In America, someone dies from cardiovascular disease every 34 seconds, according to the Centers for Disease Control and Prevention. A better understanding of our most vital organ is urgent.
This year, a BU-led team of engineers, biologists, and geneticists—including Christopher Chen, William Fairfield Warren Distinguished Professor, medical doctor, and professor of biomedical engineering, Christos Michas (ENG’21,’21), a doctoral student, and Alice White, professor of mechanical engineering—has developed a new way of studying the heart: by building a miniature replica of a heart chamber from nanoengineered parts and human tissue.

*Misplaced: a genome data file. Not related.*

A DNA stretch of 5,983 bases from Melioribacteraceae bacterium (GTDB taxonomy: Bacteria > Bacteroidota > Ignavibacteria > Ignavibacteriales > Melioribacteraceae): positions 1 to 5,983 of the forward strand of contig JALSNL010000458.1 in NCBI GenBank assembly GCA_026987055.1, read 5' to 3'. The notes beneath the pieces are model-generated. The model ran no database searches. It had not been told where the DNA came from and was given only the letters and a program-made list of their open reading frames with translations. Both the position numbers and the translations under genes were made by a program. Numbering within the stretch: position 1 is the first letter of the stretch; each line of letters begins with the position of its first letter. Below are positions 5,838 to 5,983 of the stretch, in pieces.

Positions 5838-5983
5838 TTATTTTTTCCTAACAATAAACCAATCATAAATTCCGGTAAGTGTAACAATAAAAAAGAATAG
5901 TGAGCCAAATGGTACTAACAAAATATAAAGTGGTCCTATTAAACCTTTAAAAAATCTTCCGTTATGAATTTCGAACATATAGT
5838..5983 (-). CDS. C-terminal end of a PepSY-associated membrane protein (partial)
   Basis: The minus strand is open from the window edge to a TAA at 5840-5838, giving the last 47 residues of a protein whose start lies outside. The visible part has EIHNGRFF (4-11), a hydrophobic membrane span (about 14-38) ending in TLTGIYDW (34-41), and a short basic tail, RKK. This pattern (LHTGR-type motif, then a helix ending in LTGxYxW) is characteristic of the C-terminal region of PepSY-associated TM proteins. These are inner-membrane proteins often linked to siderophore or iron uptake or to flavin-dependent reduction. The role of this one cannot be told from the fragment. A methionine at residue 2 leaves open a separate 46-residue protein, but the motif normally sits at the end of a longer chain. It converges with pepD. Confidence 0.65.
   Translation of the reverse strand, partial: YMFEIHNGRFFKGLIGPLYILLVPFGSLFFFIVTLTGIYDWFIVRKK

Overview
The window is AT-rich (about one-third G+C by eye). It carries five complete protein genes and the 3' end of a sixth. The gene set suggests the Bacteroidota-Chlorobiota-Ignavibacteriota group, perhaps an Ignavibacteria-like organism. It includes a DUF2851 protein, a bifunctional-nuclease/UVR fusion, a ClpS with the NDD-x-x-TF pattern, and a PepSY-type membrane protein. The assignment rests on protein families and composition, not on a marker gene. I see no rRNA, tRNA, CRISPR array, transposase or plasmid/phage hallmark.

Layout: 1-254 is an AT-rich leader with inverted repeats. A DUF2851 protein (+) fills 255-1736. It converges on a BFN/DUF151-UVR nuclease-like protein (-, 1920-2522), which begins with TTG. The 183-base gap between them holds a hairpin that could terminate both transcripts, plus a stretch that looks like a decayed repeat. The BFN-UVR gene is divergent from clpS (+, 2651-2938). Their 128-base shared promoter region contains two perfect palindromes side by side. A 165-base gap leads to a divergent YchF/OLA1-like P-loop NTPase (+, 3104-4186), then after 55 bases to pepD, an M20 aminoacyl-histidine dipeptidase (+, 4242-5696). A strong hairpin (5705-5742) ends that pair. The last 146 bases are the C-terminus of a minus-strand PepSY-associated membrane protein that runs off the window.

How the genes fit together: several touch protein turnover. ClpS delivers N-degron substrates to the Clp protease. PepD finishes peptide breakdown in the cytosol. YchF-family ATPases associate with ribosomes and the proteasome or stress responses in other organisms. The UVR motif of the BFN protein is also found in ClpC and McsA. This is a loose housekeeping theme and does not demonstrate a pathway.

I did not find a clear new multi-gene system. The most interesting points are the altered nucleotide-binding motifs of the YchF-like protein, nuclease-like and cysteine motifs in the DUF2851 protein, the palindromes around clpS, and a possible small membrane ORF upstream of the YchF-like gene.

About 697,000 people in the US died from heart disease in 2020–that’s one in every five deaths.
The device could give researchers a more accurate view of how the organ works, allowing them to track its embryonic growth, study the impact of disease, and test the effectiveness and side effects of new treatments—all at zero risk to patients and without leaving a lab. The technology could also pave the way for lab-based versions of other organs, such as lungs and kidneys. Their findings were published in Science Advances in April 2022.
The project grew out of the National Science Foundation–funded, multi-institutional Engineering Research Center in Cellular Metamaterials (CELL-MET), led by BU since 2017. The center’s goal is to regenerate diseased human heart tissue, building a community of scientists and industry experts to test new drugs and create artificial implantable patches for hearts damaged by heart attacks or disease.
“Heart disease is the number one cause of death in the United States, touching all of us,” says White. “Today, there is no cure for a heart attack. The vision of CELL-MET is to change this.”